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Cocoa Beach groundwater contains cancer-linked chemicals, test results show.

Groundwater samples show levels six times higher than Satellite Beach

Results from tests conducted on groundwater in Cocoa Beach revealed the presence of chemicals some have linked to cancer.

Florida Today reports some of the results in Cocoa Beach could be as much as six times higher than similar tests in Satellite Beach.

One day after the city of Satellite Beach announced it found cancer-causing chemicals in three test wells, Cocoa Beach samples showed the same compounds in its groundwater at levels as much as six times higher than in neighboring Satellite Beach. The high concentrations were discovered in water used to irrigate Cocoa Beach’s city golf course.

While Cocoa Beach’s drinking water comes from sources on the mainland, the latest discovery of the toxic chemicals increases concerns that the contamination of the barrier island’s water table could be more widespread than originally feared with bigger health implications. Besides the groundwater at the golf course, the highest level of the compounds were discovered at a site where sewage from Patrick Air Force Base flows into Cocoa Beach’s sewer system. The chemicals, perfluorooctane sulfonate (PFOS) and perfluorooctanoic acid (PFOA),  were widely used in fire extinguishing foams. The chemicals were also used in pesticides, Teflon coatings and a litany of consumer and industrial products. Their use has been phased out but the compounds remain in the environment for decades and are not regulated.

Researchers are finding that even at low levels of exposure, the compounds are implicated in some types of cancer, thyroid defects, immune suppression and pregnancy complications.

Cocoa Beach, Satellite Beach and Brevard County representatives met with Patrick Air Force Base officials on Thursday to compare notes on the possible source of the contamination. The most likely suspect are the foams that were used for decades at the base in training drills and putting out fires.

Cocoa Beach and Satellite Beach tested for the two compounds after residents raised concerns earlier this year about a spate of local cancer cases in recent years among otherwise young healthy women.

On August 2nd, Cocoa Beach announced combined levels of the two compounds were as follows:

  • 248.3 parts per trillion in a 10-foot-deep well at the golf course’s northern end;
  • 129.6 parts per trillion at a 10-foot-deep well well on the golf course near Banana River;
  • 430.1 parts per trillion where Patrick Air Force Base sewage flows into Cocoa Beach’s sewer system;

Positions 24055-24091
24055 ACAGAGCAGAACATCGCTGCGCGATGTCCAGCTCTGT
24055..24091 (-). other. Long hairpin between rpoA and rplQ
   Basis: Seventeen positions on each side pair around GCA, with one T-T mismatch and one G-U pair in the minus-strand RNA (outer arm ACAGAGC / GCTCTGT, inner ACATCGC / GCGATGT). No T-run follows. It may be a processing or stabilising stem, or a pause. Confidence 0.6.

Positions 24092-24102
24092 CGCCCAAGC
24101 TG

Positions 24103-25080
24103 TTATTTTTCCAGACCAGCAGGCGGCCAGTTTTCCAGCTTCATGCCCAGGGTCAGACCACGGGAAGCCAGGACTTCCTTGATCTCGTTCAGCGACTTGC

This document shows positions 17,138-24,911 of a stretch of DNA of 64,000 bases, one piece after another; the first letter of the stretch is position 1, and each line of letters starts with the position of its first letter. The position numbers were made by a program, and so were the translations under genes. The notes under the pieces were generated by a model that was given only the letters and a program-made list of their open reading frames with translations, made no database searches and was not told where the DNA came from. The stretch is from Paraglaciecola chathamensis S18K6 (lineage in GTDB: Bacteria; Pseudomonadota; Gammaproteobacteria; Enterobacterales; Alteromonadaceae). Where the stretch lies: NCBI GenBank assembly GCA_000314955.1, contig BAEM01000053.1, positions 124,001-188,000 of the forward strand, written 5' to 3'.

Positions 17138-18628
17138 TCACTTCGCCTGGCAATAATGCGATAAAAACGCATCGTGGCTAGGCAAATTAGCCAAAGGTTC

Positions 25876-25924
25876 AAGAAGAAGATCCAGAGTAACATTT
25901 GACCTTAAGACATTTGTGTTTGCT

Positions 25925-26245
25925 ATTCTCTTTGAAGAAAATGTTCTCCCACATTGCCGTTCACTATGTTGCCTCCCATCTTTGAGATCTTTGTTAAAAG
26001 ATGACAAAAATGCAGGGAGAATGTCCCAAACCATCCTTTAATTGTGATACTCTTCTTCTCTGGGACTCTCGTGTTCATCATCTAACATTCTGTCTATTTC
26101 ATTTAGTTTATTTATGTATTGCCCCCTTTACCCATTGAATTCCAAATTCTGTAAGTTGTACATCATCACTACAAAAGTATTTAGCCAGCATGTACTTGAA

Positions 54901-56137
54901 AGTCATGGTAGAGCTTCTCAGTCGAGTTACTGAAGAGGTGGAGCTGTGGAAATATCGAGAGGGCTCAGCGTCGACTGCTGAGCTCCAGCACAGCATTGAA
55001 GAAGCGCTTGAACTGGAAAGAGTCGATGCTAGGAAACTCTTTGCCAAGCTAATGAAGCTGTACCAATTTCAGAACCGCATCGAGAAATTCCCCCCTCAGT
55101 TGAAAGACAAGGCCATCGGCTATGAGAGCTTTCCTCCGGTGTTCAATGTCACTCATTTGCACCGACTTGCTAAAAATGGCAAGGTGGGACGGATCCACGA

• 284.4 parts per trillion at the Cocoa Beach’s sewer plant’s discharge, right before treated sewage is pumped to reclaimed water storage tanks;
  • 177.2 parts per trillion at the point where all the sewage, including Patrick’s, flows into Cocoa Beach’s sewer plant.

According to the city, more sites are being added for a second round of testing within the next 10 days. The results will be posted when received and analyzed, Cocoa Beach officials said. That will include sewage flowing from spots throughout the city, at various lift stations and from Port Canaveral, city officials said.

By comparison, Satellite Beach’s recent groundwater tests at three wells that ranged from 10 to 20 feet deep were as follows:

  • 41.5 parts per trillion in a well right outside City Hall;
  • 22.85  parts per trillion in a well at Jackson Avenue near Satellite High School and;
  • 30.13 parts per trillion in well at South Patrick Community Park, near Sea Park Elementary School.

The decision to test the water came after Julie Greenwalt, a Jacksonville oncologist and cancer survivor who graduated from Satellite High School, questioned whether local exposures could have contributed to her illness and those of dozens of others in the area in recent years. She pointed to recent federal testing that showed high concentrations of chemicals from firefighting foams in groundwater at Patrick Air Force Base. “We’re going to maintain open communication, because we’re all striving for the same goal — remaining open, honest and transparent,” said Alex Preisser, a spokesman at Patrick. The compounds were among 28 chemicals that the U.S. Environmental Protection Agency required water systems to test for between 2013 and 2015. Neither Melbourne nor Cocoa’s water systems found any of the chemicals during that round of testing, according to EPA data.

According to the EPA the most common groundwater treatment is extraction and filtration through granular activated
carbon. However, because PFOA and PFOS have moderate adsorbability, the design specifics are very important in  acceptable treatment (EPA 2016b, 2016c). Other potential adsorbents include: ion exchange resins, organo-clays, clay
minerals and carbon nanotubes (EPA 2016b, 2016c; Espana and others 2015). Evaluation of these sorbents needs to consider regeneration, as the cost and effort required may be substantial (EPA 2016b, 2016c).

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    • .5 micron
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